Event Detail

Event Type: 
Probability Seminar
Date/Time: 
Thursday, November 20, 2008 - 06:00
Location: 
Kidder 350

Speaker Info

Institution: 
School of Electrical Engineering and Computer Science, Oregon State University
Abstract:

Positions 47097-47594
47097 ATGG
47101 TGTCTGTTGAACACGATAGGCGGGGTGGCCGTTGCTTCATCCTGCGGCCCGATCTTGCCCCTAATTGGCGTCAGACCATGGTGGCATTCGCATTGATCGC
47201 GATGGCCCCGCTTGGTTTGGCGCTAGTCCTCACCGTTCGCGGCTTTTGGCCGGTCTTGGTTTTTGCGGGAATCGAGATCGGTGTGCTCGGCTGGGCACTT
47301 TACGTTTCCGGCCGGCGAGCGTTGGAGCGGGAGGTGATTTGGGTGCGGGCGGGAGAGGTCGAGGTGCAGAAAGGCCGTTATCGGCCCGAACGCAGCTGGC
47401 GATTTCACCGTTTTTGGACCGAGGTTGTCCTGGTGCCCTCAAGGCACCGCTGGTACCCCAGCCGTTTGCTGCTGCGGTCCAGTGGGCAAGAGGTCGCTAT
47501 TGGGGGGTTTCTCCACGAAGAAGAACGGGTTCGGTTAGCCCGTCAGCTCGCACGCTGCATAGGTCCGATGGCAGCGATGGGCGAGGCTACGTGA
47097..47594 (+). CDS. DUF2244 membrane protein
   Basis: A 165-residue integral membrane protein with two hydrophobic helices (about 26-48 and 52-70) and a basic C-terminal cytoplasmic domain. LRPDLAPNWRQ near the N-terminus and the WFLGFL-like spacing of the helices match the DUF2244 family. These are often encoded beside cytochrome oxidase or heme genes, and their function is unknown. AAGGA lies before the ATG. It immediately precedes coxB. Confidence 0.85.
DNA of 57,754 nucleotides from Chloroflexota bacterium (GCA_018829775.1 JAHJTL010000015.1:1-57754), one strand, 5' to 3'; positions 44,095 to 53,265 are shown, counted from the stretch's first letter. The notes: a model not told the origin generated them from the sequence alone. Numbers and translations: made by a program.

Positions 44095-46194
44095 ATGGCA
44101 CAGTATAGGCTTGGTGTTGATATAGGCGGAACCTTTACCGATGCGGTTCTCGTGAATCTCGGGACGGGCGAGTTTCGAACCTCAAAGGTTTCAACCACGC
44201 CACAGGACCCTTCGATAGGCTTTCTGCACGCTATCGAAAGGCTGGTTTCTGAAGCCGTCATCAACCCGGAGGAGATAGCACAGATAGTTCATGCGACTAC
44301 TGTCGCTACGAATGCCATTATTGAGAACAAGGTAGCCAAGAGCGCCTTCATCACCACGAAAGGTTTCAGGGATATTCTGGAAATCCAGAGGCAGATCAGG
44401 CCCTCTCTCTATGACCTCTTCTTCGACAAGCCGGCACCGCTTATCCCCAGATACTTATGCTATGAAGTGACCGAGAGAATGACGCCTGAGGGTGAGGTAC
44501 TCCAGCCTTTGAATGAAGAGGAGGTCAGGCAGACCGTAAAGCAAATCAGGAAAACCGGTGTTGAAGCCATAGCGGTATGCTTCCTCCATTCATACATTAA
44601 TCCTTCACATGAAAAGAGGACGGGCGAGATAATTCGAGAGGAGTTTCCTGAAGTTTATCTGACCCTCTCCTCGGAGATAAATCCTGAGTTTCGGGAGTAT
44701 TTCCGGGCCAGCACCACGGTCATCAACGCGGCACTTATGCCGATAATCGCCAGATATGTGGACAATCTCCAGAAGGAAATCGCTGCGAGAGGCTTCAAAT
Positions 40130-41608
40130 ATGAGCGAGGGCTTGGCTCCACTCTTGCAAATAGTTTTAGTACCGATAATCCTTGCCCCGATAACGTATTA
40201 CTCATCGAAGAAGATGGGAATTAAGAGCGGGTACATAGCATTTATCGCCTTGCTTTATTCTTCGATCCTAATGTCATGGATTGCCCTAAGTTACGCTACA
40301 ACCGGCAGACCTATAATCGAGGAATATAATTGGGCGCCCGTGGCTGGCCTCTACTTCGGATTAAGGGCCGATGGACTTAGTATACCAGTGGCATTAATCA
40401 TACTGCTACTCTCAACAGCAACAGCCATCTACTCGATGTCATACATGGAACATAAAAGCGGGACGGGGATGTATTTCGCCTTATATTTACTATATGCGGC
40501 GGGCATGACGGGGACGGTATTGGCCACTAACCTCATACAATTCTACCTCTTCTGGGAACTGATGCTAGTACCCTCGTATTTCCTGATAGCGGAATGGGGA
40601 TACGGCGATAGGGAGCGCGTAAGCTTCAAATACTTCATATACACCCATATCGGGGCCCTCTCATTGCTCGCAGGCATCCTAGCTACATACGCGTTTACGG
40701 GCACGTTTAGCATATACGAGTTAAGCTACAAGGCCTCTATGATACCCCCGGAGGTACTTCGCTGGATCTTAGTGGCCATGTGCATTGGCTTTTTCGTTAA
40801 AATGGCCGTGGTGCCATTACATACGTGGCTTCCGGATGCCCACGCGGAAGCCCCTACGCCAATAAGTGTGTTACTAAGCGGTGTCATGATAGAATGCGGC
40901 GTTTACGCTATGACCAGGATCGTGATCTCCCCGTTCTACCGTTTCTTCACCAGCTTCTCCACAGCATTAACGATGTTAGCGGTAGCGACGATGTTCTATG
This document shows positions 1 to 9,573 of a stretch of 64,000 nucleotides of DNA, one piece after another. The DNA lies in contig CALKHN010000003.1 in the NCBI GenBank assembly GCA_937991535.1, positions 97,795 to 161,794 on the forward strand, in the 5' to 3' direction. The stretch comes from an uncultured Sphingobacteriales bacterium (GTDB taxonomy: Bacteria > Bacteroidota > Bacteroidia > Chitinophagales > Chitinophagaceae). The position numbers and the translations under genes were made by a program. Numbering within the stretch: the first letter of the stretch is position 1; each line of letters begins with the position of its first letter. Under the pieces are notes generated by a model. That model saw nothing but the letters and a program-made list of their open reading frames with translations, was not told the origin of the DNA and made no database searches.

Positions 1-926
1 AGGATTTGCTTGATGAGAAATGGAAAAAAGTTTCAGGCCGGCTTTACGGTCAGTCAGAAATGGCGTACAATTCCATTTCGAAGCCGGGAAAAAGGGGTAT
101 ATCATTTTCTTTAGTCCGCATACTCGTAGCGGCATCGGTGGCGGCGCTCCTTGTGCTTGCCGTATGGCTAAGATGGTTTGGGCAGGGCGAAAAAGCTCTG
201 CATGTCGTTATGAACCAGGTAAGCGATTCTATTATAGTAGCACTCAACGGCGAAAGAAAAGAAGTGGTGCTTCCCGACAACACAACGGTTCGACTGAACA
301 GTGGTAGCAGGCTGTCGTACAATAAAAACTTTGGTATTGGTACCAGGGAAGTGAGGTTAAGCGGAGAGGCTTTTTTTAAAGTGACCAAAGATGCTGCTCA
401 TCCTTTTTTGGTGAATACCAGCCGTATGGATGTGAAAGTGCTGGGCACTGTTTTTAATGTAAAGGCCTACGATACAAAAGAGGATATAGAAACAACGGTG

Currently, to disseminate a piece of data from a source to multiple destinations on the Internet, the data is divided into a number of packets which are then forwarded hop-by-hop through a series of routers along the paths that connect the source and the destinations. This store-and-forward scheme is simple, however it is often suboptimal. In this talk, I will describe a new paradigm for data dissemination and storage over the Internet using Network Coding (NC) that promises significant performance improvements in both data dissemination throughput and data robustness, particularly in distributed settings. I will introduce some algebraic structures for a generic NC scheme then focus on a simple Random Network Coding scheme (RNC) that is immediately applicable to a variety of current and future Internet applications. I will describe the architecture and protocols of a distributed NC-based storage and delivery system that is superior to YouTube both in throughput and storage performance . A few theoretical results on the performance of RNC scheme will be given. These results are obtained using tools from basic probability, Markov chain, and birth-death process theories.